I lost track or I guess I should say touch with the gang for a bit when they decided to pack up and move to Santa Fe to join Joe West, ThaMuseMeant and some other fine folks I have yet to meet in creating Frogville Records an artist run recording studio and distribution center. During their time in New Mexico they have honed their sound into a great blend of earthy roots rock flavored with southwest spices. With a true family flair they've become a tight musical unit, I guess that's what happens when the guitar work and vocals are Bill Palmer's duties, his wife Felica Ford handles keys, accordian and vocals, Bill's brother Jim takes on drum duty and Jim's wife Kendra takes the bass line. It's the kind of closeness musically that can only be created by a joint family effort even though their musical influences may be varied. They play southern-fried roots rock that ranges from beautiful folk-rock ballads to gritty, politically saavy country punk; from stark darkness to a frenzied twang. Felecia Ford is a West Texas master of voice, who cut her teeth on Broadway show tunes and the big production theatrical stage, as well as the underground roots scene of Austin. Bill Palmer's songwriting and guitar playing is as steeped in Brit-pop as it is in Texas country tradition and folk poetry. Bill's younger brother, Jim Palmer is powerful and nimble simultaneously with his unique drum style, inspired by African pop and American rock. Kendra Lauman roots the music to the ground with her thoughtful and solid bass approach.

The recordings that started to flow out of Hundred Year Flood were stellar, beginning with their 1999 self titled debut that also featured Marc Utter. These are the recorded songs I was hearing live and fell in love with, to name a few "Riverstone", "Cities of Gold", and "Hot One In Galilee" are personal favorites. Flutterstrut (pronounced Flood-r-Strut) their first Frogville release in 2003 is an album of epic proportions, it really drives it home. "The Beast and The Burden", "Assembly of DOG", "25 cents" and a rendition of Cameron Wade's "Tremblin White", this album flat out rocks. They followed that up with 2004's Cavalier with another round of great songs like "Peach Blossom", "Love and Lust", "Jesus Rolled Over", "Let's Fall In Love Again", Sweetness Does", "Politics Of The Dead", one after another, hit after hit. To quote one reviewer that I think hits the nail on the head "Finally a cd that I can listen to over and over again. Like a southern fried Led Zeppelin meets Fleetwood Mac or inklings of the original Jefferson Airplane but much more modern - this Alt. country band is no retro outfit but modern as a fresh blooming rose and come out smelling just as fine. Hundred Year Flood is fresh Americana, sweet roots music, can be as technical as Beck with the dust brothers. Hundred Year Flood is the real deal, an old hippie told me he's been waiting for that sound and vibe for 30 years, reminded him of the Filmore days or Jefferson Airplane back when they were fresh and creative. Cavalier is an awesome album in the sense of how records used to be - something you listened to all the way thru and then again and again." I can't put it any better than that.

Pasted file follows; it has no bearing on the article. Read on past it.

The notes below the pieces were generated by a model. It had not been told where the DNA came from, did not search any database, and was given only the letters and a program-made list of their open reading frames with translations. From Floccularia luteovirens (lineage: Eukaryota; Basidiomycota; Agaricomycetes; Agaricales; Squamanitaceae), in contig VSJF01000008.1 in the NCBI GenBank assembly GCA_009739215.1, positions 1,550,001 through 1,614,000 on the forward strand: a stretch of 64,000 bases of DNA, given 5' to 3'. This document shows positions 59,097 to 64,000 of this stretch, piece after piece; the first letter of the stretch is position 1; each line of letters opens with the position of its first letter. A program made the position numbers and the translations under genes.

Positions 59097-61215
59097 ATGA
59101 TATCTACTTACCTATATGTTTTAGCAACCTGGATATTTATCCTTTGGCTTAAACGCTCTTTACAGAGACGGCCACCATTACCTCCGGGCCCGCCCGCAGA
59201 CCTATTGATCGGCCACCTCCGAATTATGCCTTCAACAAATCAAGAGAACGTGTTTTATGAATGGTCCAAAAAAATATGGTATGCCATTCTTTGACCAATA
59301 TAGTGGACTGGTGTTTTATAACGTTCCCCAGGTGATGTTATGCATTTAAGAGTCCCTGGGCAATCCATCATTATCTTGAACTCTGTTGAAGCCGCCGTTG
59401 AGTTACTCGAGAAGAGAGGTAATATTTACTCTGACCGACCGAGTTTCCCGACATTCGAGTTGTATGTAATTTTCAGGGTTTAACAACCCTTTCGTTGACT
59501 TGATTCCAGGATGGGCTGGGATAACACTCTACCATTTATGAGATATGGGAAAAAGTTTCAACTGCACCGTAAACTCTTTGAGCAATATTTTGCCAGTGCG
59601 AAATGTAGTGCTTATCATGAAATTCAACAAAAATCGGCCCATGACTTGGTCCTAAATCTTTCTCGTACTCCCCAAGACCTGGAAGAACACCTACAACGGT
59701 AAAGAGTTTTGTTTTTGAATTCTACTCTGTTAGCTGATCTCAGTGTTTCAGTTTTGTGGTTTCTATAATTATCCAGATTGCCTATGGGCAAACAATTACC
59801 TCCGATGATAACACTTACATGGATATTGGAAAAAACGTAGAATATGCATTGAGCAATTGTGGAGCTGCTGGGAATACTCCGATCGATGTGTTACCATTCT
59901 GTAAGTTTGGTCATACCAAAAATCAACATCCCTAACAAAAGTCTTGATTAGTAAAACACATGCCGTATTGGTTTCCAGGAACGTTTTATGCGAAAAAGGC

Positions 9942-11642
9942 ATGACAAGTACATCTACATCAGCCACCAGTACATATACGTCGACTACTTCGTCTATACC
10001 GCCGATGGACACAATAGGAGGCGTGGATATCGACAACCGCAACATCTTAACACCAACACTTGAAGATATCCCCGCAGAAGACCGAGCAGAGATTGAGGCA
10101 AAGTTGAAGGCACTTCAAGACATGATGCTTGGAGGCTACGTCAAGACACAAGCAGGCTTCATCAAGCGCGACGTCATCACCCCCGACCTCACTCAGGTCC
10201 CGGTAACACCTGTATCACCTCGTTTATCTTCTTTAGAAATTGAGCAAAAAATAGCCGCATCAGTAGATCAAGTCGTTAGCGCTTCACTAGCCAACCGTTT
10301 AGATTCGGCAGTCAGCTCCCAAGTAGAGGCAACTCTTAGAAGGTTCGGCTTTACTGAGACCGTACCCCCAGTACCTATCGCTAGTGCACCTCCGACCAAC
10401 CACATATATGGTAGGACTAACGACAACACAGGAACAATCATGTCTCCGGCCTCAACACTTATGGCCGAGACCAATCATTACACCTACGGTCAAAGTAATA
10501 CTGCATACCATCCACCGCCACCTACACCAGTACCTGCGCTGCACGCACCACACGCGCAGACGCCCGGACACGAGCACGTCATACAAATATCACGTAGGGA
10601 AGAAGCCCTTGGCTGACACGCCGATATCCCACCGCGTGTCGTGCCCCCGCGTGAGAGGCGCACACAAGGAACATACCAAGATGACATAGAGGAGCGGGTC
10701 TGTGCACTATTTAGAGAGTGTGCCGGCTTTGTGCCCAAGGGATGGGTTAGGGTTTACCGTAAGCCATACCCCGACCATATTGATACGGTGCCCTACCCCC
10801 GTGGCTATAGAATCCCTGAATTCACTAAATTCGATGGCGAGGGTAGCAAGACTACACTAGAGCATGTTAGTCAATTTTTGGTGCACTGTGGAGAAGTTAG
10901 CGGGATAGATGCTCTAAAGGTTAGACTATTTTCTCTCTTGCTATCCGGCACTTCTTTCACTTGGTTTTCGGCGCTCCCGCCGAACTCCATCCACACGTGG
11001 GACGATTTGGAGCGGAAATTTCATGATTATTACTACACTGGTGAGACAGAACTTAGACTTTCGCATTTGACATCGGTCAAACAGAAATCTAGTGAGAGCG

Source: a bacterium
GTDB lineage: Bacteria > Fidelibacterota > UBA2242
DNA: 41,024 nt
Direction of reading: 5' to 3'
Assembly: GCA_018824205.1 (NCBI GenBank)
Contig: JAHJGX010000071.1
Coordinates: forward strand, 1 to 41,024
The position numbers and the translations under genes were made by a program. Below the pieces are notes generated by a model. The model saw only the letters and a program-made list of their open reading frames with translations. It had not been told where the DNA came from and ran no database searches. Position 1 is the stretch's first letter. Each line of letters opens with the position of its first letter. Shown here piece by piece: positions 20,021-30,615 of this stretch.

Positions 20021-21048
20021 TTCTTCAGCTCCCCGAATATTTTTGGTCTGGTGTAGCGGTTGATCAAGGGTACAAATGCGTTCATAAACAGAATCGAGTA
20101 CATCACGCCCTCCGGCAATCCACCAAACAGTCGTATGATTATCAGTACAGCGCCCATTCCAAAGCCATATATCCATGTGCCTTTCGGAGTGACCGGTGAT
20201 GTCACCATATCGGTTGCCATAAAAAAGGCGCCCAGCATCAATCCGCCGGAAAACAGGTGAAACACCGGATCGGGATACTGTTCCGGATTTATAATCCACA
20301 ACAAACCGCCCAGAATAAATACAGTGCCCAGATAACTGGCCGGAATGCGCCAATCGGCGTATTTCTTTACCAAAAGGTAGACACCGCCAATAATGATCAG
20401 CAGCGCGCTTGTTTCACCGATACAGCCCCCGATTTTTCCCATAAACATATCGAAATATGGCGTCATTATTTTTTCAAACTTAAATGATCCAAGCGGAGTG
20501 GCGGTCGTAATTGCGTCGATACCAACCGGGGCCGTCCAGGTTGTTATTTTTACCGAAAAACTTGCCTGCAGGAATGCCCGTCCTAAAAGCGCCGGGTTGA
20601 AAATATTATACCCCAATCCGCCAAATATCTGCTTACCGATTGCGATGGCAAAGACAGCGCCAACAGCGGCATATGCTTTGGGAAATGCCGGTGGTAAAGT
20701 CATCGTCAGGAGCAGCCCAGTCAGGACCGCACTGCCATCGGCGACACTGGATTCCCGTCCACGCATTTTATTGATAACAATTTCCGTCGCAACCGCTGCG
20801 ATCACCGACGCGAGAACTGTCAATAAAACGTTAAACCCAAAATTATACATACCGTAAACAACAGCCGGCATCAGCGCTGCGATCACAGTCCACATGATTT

In 2004 they performed at the High Sierra Music Festival in Quincy, CA and at The Thirsty Ear Festival in Santa Fe in 2005 growing their fan base by leaps and bounds. My good friends The Flood will be heading back to Texas in late Dec. and they've got some shows lined up and more in the confirmation process. I highly recommend that if you get a chance you should catch these guys live, they begin this Texas tour opening a few shows for Son Volt which is an indication of which direction their musical growth is leading them. On to bigger things, as an old friend and self proclaimed music connisour, check out for updated tour dates. Also keep an eye and ear out for their next release due out mid Jan. 2006. - The Stars of Texas Magazine


Marc Utter the blackland 2006 Coyote Creek
hundred year flood 1999 quanah
Spirit of the Sharecroppers 1996 Captive Audience


Feeling a bit camera shy


Marc Utter, founding member of Austins legendary sharecroppers and Hundred Year Flood continues to make great music without borders.